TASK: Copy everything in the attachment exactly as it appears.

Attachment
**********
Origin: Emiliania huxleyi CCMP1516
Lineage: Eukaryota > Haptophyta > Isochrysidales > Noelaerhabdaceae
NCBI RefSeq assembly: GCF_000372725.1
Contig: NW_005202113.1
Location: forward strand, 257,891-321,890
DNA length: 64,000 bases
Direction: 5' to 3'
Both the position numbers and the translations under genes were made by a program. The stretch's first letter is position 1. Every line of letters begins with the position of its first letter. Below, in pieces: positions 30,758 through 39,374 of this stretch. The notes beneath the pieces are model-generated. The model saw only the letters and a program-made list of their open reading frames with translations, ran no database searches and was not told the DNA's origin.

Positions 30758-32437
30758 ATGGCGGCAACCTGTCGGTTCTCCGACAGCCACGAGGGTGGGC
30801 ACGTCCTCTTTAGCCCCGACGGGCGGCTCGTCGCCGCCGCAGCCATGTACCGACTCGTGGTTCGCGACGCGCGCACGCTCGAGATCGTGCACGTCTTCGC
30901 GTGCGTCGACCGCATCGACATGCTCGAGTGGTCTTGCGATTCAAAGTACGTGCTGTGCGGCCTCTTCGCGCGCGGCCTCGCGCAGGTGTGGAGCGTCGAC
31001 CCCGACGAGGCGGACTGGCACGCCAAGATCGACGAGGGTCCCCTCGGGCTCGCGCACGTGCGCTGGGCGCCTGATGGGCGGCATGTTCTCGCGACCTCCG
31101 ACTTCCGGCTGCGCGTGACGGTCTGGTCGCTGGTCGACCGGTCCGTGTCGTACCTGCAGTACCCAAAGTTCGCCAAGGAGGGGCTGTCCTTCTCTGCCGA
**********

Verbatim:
Origin: Emiliania huxleyi CCMP1516
Lineage: Eukaryota > Haptophyta > Isochrysidales > Noelaerhabdaceae
NCBI RefSeq assembly: GCF_000372725.1
Contig: NW_005202113.1
Location: forward strand, 257,891-321,890
DNA length: 64,000 bases
Direction: 5' to 3'
Both the position numbers and the translations under genes were made by a program. The stretch's first letter is position 1. Every line of letters begins with the position of its first letter. Below, in pieces: positions 30,758 through 39,374 of this stretch. The notes beneath the pieces are model-generated. The model saw only the letters and a program-made list of their open reading frames with translations, ran no database searches and was not told the DNA's origin.

Positions 30758-32437
30758 ATGGCGGCAACCTGTCGGTTCTCCGACAGCCACGAGGGTGGGC
30801 ACGTCCTCTTTAGCCCCGACGGGCGGCTCGTCGCCGCCGCAGCCATGTACCGACTCGTGGTTCGCGACGCGCGCACGCTCGAGATCGTGCACGTCTTCGC
30901 GTGCGTCGACCGCATCGACATGCTCGAGTGGTCTTGCGATTCAAAGTACGTGCTGTGCGGCCTCTTCGCGCGCGGCCTCGCGCAGGTGTGGAGCGTCGAC
31001 CCCGACGAGGCGGACTGGCACGCCAAGATCGACGAGGGTCCCCTCGGGCTCGCGCACGTGCGCTGGGCGCCTGATGGGCGGCATGTTCTCGCGACCTCCG
31101 ACTTCCGGCTGCGCGTGACGGTCTGGTCGCTGGTCGACCGGTCCGTGTCGTACCTGCAGTACCCAAAGTTCGCCAAGGAGGGGCTGTCCTTCTCTGCCGA